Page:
David Broder writes that "The Democrats have convinced most of the journalists covering their convention here that their party has eliminated most of its internal differences. That is true, unless you count the gap between the party's head and its heart."
For the WaPo columnist, the Boston convention was designed to camouflage the tension within the party between the moderate Democratic Leadership Council (the party's "head"), and the party's far more liberal activist base, "the people who actually turn out the votes that elect Democrats."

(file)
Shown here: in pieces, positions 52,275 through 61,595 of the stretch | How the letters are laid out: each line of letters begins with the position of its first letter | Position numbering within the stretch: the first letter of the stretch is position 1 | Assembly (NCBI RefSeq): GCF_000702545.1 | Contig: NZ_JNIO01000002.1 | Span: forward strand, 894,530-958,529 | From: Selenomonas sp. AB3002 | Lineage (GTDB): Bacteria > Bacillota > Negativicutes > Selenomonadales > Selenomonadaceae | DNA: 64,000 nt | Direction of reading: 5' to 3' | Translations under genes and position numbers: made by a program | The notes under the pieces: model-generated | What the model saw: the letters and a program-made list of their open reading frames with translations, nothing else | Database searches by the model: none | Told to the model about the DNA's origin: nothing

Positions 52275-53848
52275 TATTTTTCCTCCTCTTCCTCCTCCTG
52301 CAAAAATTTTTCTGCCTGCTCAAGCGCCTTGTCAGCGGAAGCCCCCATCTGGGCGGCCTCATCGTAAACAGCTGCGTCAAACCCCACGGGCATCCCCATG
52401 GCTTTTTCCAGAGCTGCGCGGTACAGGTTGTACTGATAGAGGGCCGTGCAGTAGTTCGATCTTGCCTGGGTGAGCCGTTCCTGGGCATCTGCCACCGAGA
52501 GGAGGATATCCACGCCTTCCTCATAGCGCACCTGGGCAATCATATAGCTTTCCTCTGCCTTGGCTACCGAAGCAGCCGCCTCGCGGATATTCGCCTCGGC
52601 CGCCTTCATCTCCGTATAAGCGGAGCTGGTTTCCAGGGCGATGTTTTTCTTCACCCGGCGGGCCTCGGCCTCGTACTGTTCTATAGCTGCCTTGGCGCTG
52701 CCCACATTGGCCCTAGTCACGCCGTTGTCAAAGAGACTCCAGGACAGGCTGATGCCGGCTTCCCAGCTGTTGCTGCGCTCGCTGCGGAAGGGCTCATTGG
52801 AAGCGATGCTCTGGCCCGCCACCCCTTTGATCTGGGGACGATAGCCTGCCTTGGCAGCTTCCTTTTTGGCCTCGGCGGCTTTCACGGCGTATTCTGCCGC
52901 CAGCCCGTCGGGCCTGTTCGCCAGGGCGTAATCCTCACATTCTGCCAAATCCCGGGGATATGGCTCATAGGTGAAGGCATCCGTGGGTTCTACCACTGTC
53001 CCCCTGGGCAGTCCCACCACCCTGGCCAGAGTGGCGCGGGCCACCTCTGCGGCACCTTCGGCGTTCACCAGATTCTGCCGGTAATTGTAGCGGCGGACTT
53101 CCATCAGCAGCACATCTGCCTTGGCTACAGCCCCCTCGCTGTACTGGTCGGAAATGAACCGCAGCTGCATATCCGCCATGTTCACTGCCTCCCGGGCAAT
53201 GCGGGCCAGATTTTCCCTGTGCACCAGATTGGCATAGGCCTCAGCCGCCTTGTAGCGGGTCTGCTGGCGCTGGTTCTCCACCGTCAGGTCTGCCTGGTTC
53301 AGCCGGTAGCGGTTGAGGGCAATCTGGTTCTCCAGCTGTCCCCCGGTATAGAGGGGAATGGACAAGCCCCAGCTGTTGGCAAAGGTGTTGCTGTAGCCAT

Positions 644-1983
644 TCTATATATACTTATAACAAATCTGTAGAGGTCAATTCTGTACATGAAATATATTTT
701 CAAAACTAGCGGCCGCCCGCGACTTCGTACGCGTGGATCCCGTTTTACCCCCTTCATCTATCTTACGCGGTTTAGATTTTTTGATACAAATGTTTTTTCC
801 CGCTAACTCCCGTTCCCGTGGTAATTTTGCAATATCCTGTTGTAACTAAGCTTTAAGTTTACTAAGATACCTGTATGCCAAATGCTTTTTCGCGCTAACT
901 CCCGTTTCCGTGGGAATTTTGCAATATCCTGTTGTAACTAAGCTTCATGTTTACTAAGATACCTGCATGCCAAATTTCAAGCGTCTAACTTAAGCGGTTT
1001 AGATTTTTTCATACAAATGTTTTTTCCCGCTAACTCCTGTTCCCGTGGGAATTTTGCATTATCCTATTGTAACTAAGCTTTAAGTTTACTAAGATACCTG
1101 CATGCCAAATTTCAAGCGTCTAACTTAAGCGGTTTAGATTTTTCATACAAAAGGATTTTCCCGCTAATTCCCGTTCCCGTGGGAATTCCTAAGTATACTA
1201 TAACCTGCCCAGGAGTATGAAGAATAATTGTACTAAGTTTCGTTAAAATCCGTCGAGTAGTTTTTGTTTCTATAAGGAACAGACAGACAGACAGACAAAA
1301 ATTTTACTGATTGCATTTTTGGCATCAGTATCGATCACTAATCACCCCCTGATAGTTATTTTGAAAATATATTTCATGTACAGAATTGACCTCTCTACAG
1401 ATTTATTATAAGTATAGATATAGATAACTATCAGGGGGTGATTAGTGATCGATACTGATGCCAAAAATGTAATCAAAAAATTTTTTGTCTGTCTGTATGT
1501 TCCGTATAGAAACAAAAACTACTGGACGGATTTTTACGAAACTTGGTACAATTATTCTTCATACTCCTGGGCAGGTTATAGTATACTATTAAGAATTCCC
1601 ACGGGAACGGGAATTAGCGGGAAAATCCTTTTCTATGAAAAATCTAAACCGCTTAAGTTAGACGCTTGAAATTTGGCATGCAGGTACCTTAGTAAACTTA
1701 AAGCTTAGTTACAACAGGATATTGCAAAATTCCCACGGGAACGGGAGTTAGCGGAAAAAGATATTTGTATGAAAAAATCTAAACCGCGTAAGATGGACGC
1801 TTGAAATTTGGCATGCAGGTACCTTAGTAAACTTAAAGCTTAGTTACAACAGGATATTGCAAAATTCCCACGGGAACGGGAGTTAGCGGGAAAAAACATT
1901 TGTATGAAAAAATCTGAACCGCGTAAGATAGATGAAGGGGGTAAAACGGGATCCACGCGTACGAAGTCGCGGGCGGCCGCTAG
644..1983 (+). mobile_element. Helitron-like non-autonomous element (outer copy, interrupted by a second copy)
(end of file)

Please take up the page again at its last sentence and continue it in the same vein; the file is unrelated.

The DLC's Al From, writes Broder, "says confidently that 'the debate within the party is over and we have won.' Except it isn't."
This struggle within the party "plagued Clinton in his first two years, until he came down squarely on the DLC side after Republicans captured Congress in 1994. These divisions were an even worse problem for Al Gore in the 2000 campaign, with running mate Lieberman and other DLCers decrying his decision to run a 'people versus the powerful' campaign cheered on by the activist groups."
"So there are no divisions among the Democrats," concludes Broder, "except the one that will matter most if they again own the White House."